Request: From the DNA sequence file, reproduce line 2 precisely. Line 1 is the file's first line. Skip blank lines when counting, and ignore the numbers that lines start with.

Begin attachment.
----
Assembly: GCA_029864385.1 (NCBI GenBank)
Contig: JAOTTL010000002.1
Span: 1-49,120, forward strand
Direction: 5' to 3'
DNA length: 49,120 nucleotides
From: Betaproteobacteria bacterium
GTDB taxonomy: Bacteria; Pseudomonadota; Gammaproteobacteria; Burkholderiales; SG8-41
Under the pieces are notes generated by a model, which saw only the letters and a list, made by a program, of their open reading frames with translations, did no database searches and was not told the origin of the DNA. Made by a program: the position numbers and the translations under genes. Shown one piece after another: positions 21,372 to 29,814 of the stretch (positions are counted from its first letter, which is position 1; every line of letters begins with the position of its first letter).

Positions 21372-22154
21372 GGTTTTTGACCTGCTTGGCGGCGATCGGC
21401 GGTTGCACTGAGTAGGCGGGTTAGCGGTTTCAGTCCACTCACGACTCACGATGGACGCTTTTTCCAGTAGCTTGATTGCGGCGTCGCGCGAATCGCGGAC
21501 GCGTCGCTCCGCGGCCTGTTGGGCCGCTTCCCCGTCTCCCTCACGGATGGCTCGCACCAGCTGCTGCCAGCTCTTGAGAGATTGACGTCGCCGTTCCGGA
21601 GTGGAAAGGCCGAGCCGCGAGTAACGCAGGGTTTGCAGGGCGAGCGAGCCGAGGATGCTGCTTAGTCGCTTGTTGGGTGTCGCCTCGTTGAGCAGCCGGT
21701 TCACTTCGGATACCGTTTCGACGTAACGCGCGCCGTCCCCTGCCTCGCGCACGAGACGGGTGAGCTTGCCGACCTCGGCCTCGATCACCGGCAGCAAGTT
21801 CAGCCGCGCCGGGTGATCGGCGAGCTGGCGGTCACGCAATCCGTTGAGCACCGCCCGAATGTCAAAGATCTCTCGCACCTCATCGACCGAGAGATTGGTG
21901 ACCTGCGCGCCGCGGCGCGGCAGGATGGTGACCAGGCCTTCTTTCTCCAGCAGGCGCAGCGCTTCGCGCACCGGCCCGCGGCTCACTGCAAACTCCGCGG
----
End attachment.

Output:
Contig: JAOTTL010000002.1